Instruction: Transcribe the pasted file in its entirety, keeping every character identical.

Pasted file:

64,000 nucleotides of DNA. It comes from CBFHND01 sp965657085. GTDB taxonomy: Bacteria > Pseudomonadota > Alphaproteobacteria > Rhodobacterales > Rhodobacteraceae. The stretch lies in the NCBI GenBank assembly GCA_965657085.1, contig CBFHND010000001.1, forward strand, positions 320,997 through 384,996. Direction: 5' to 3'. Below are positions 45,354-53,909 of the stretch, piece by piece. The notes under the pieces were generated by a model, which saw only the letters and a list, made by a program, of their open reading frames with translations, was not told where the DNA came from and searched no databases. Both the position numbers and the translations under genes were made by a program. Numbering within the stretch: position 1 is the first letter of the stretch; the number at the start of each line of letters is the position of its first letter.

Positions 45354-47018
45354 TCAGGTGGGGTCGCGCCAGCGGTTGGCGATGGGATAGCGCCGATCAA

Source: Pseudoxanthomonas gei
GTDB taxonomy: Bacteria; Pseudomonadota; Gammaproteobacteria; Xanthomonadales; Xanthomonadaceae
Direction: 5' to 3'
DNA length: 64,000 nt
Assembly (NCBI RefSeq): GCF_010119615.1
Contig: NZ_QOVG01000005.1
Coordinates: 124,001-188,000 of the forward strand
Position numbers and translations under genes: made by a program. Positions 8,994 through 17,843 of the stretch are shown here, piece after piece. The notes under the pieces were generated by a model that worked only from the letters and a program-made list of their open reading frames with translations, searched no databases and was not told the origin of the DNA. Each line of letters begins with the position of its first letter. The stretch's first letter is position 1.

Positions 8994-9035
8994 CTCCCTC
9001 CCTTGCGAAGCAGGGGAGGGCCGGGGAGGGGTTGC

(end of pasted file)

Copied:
64,000 nucleotides of DNA. It comes from CBFHND01 sp965657085. GTDB taxonomy: Bacteria > Pseudomonadota > Alphaproteobacteria > Rhodobacterales > Rhodobacteraceae. The stretch lies in the NCBI GenBank assembly GCA_965657085.1, contig CBFHND010000001.1, forward strand, positions 320,997 through 384,996. Direction: 5' to 3'. Below are positions 45,354-53,909 of the stretch, piece by piece. The notes under the pieces were generated by a model, which saw only the letters and a list, made by a program, of their open reading frames with translations, was not told where the DNA came from and searched no databases. Both the position numbers and the translations under genes were made by a program. Numbering within the stretch: position 1 is the first letter of the stretch; the number at the start of each line of letters is the position of its first letter.

Positions 45354-47018
45354 TCAGGTGGGGTCGCGCCAGCGGTTGGCGATGGGATAGCGCCGATCAA

Source: Pseudoxanthomonas gei
GTDB taxonomy: Bacteria; Pseudomonadota; Gammaproteobacteria; Xanthomonadales; Xanthomonadaceae
Direction: 5' to 3'
DNA length: 64,000 nt
Assembly (NCBI RefSeq): GCF_010119615.1
Contig: NZ_QOVG01000005.1
Coordinates: 124,001-188,000 of the forward strand
Position numbers and translations under genes: made by a program. Positions 8,994 through 17,843 of the stretch are shown here, piece after piece. The notes under the pieces were generated by a model that worked only from the letters and a program-made list of their open reading frames with translations, searched no databases and was not told the origin of the DNA. Each line of letters begins with the position of its first letter. The stretch's first letter is position 1.

Positions 8994-9035
8994 CTCCCTC
9001 CCTTGCGAAGCAGGGGAGGGCCGGGGAGGGGTTGC